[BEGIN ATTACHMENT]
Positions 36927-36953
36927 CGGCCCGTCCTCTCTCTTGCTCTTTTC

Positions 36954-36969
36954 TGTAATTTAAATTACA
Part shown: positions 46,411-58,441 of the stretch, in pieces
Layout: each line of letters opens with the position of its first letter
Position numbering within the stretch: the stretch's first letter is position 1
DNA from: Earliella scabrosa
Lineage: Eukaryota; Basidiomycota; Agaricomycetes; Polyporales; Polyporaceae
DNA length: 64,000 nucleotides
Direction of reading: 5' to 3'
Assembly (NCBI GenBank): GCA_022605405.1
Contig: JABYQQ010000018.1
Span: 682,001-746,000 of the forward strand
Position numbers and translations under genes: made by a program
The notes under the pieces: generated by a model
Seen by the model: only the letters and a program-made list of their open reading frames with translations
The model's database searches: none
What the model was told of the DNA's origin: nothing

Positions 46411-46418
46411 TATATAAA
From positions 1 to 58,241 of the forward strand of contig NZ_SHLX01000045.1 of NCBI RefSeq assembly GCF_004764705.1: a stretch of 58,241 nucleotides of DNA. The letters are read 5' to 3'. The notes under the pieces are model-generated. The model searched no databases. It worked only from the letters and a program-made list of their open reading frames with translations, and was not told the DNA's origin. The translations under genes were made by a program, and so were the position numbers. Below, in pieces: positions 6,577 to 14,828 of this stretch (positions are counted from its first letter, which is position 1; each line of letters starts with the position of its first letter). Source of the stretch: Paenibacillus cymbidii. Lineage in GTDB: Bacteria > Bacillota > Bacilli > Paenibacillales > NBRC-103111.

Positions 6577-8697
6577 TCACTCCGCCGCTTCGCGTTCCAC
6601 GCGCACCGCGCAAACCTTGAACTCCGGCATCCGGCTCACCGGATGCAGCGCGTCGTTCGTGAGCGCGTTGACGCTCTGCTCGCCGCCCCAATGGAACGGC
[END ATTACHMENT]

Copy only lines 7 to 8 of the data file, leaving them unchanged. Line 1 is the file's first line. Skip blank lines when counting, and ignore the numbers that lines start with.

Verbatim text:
Position numbering within the stretch: the stretch's first letter is position 1
DNA from: Earliella scabrosa